Keynote by Moshe Y. Vardi: Technology and Democracy

For more than a decade now, studies by different organizations on the state of democracy world-wide, while using different indices and methodologies, arrive at very similar conclusions: there has been a continuous quantitative and qualitative decline of democratic practices, including participation in and integrity of elections, civil liberties and the rule of law.

Many analysts trace the origin of this decline back to the period 1990’s, following the fall of the Iron Curtain and characterized by the euphoric belief that democracy was a sort of natural state that would be inevitably not only preserved but spread broadly via capitalism and globalization.

This optimism was further reinforced in the 1990’s and 2000’s by the “blossoming” of the internet and the World Wide Web which promised to usher in a digital cultural renaissance which would reinvent and strengthen democracy.

This optimism turned out to be utopic, as democracy today is seen to be facing threats some of which are in fact magnified by the socio-political impact of digital technologies.

While economic inequalities, the effects of unrestrained globalization and constitutional fault lines are cited as the leading causes for the decline of democracy, these are more and more closely intertwined with the role played by digital technologies and the role of Big Tech and their platforms in particular.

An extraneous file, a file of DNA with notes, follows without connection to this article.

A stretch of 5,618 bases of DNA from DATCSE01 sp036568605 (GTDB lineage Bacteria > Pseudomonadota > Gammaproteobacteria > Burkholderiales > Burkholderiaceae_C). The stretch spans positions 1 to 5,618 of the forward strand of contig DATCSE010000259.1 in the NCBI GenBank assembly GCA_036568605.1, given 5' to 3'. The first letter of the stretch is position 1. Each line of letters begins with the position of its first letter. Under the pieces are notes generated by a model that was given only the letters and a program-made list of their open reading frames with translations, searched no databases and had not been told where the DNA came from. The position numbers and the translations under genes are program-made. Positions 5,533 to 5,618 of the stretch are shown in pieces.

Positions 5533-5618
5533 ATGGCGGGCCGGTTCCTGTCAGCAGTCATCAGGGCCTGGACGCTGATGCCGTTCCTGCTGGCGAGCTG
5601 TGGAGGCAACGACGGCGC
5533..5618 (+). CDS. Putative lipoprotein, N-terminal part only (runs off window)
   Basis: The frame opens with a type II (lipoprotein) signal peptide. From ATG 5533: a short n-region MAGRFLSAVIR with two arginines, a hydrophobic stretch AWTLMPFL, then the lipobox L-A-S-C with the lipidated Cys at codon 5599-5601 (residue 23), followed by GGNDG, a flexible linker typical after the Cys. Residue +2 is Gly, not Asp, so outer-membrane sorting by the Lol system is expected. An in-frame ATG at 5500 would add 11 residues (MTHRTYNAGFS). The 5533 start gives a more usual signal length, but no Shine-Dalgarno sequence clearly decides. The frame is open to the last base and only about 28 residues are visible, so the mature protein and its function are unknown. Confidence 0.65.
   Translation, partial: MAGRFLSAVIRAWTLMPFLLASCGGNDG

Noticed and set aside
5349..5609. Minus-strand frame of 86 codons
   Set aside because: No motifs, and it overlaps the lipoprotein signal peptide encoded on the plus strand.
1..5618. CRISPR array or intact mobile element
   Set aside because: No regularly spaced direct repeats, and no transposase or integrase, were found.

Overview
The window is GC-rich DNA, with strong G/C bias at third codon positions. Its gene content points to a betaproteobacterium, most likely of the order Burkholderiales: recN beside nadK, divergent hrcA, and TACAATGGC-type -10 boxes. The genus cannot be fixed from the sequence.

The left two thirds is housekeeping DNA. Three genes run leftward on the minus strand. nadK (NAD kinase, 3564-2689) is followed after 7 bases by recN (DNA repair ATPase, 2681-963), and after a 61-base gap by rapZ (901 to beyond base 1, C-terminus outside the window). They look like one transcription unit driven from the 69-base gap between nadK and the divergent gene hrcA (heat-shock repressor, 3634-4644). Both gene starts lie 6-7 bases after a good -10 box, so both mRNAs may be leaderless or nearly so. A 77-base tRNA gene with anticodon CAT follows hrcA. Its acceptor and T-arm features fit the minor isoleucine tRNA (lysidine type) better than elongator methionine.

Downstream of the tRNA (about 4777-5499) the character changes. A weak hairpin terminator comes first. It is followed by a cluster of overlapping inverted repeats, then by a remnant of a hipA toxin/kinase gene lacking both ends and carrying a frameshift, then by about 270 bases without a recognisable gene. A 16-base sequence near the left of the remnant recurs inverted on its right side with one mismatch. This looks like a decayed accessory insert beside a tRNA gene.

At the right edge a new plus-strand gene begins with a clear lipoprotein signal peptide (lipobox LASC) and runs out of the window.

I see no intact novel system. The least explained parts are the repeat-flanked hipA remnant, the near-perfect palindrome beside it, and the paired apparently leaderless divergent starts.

In the current context with the potentially transformational generative AI developments, the concentration of economic and political power in the hands of a very small number of very big companies further magnifies the threats to democratic processes and institutions and the erosion and manipulation of the public sphere.

We are in fact witnessing an immense concentration of economic and political power which, those holding it, can use it to wield vast control over both our civic and individual lives. Technology, since the beginning of history, had significant and occasionally transformational socio-political impact with, inadvertently, positive and negative aspects.

The Monday afternoon session aims to examine the democracy technology interaction, identify threats and opportunities and, when possible, formulate proposals for sustaining democracy in the Digital Era.

Program 🔗

Track Organizers 🔗

Edward A. LeeUC Berkeley, US
James LarusEcole polytechnique fédérale de Lausanne, CH
George Metakides